20 Aug Tuning Up Your ECS
“One good thing about music, when it hits you, you feel no pain.”
Imagine your body as an orchestra. When performing optimally, everything is in balance, making beautiful music. You can think of your endocannabinoid system (ECS) as it’s conductor, functioning in and across all physiological processes and organs, acting and reacting to internal and external stimuli to direct, correct, and manage your health in perfect harmony. It’s one of the most evolutionarily preserved biological systems known, a 600 million year old messenger and receptor system integral to homeostasis. It’s possible you’re familiar with this supreme system, but find yourself out of sync with the myriad ways of which to nourish it for exceptional performance. You’re not alone, as we’ve only just begun to scratch the surface of its vital role in the human body.
Scientists have a long history of gaining insight into human physiology by studying the way in which plants interact with our bodies. By isolating and mapping the chemical structure of bioactive compounds (such as THC and CBD) in the Cannabis Sativa plant, researchers discovered this intricate network of connectors, an important biological system known as the endocannabinoid system. It is the largest group of neurotransmitters found in the human body, and its receptors are found on almost every one of your body’s organs. Many researchers believe the ECS is the link between the gut and brain that enables them to communicate and synchronize (1). Gut feeling, anyone?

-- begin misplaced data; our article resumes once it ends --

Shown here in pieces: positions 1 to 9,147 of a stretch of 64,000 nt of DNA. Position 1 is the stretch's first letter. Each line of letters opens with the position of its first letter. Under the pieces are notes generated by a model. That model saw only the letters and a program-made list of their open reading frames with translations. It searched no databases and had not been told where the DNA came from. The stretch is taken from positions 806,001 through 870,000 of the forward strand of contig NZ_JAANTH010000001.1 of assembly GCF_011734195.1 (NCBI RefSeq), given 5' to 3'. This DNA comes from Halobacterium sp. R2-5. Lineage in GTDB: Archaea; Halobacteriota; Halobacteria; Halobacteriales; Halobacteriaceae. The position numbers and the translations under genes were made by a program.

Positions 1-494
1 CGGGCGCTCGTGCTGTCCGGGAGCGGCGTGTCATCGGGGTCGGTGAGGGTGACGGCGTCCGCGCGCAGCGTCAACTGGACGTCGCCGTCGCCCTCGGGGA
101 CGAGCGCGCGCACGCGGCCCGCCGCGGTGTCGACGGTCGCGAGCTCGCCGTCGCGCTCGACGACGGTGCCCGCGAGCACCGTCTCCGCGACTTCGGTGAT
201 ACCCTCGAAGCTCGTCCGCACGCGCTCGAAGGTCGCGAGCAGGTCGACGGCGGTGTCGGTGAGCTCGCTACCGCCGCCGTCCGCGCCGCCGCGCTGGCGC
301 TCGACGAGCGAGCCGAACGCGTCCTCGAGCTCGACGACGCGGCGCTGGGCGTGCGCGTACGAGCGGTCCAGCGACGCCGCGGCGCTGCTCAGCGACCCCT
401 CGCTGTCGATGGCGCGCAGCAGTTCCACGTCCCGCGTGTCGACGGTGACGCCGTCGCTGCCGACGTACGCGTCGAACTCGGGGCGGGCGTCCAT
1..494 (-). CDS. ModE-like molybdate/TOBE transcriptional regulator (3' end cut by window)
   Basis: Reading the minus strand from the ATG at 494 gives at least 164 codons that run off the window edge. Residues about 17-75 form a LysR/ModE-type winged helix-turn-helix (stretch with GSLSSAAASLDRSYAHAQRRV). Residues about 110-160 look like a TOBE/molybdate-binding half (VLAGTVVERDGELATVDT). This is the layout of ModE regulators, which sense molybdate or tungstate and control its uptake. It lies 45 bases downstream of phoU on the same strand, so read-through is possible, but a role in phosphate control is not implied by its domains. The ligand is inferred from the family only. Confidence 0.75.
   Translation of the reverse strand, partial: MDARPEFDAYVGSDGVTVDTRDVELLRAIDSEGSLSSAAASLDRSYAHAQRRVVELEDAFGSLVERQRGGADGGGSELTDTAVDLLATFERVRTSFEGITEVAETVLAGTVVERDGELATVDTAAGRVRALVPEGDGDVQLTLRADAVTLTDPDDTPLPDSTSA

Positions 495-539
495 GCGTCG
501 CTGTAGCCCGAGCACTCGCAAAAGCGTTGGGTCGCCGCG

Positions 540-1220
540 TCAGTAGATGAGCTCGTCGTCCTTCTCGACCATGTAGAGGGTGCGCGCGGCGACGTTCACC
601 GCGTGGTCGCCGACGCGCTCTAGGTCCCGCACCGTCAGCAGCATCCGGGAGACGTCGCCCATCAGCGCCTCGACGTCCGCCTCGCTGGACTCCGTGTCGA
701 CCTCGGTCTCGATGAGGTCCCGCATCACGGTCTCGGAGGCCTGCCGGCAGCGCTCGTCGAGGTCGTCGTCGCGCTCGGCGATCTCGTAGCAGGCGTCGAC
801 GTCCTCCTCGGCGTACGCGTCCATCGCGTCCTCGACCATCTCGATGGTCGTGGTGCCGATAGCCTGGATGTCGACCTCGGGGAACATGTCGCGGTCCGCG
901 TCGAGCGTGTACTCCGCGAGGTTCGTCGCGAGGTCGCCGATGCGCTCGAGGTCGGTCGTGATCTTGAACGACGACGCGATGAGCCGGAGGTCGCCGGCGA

The endocannabinoid system is an essential biological system in the body that is involved in regulating and balancing a variety of physiological and cognitive processes such as mood, emotion, motivation, memory, pleasure perception, digestion, appetite, metabolism, immune function and much more. When an imbalance is detected within our internal environment, the body synthesizes endocannabinoids that interact with the cannabinoid receptors. Since the endocannabinoid system drives homeostasis, nourishing its functions is essential for maintaining health of mind and body. Here, we will explore the ECS as well as examine some of the dietary and lifestyle approaches which may improve endocannabinoid system function.